The first victim is a 70-year-old Dang Hong Nhut, who used to work for the Liberation Women’s Union and joined the delegation as a direct victim of Agent Orange.

Ms Nhut recalled: "At the time, we operated from Tay Ninh to Cu Chi, where the US troops often poured toxic chemicals. The poisons made the leaves begin to defoliate. When the US troops poured the toxic intensively, the smoke was as thick as fog. Our eyes were smarting and our lungs were out of breath. But we had to hold o­n to our position. It lasted for several years. I was lucky because my husband and I had a son before the US sprayed the deadly toxic chemicals. My son now is a grown man. But we became victims of Agent Orange. In 2002, I had a surgery in my stomach, and then o­n my thyroid. I am not sure if I would have to suffer from any disease from now o­n. I am now director of the vocational centre for disabled and orphaned children."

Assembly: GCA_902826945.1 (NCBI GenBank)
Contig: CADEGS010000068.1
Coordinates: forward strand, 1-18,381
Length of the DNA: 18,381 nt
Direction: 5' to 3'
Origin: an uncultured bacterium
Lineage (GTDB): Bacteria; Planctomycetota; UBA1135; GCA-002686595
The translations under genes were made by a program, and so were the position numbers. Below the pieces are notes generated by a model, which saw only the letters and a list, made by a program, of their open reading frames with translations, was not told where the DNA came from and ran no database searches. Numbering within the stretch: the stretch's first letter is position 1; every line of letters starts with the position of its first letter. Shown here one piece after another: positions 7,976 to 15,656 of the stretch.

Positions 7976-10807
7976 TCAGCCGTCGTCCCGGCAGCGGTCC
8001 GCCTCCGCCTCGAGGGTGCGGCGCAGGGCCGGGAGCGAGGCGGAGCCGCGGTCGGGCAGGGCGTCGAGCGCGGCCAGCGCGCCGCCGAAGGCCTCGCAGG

The second member of the delegation is Ho Si Hai, a driver during the American war in Vietnam. Mr Hai said: US troops sprayed the chemicals densely "Along the Truong Son route within a 3km area to prevent us from moving ahead. Sometimes when we were eating, the US sprayed the chemicals. We quickly moved down the stream, dipped our handkerchief in water and covered our nose. We finished our meal with food stained by the toxic smoke. It lasted for months and years. In 1969, I returned from military service and married a volunteer girl. We did not unexpected that to become both victims of Agent Orange. Our first son was blind and deaf several months after he was born. The second boy suffered the same problems. Our third child, a daughter, died when she was five years old."

The war has passed but it still lingers o­n for Ms Nhut, Mr Hai and many other families. Many generations will have to suffer from the serious consequences of the toxic chemicals. Mr Hai said: "Though the US have thousands of tonnes of gold, they cannot ease the loss and pain that millions of people are suffering. We come to the US to tell the US people that such war crime is undeniable and that humans must know the real face of the war so that they will not cause any catastrophes in the future."

By News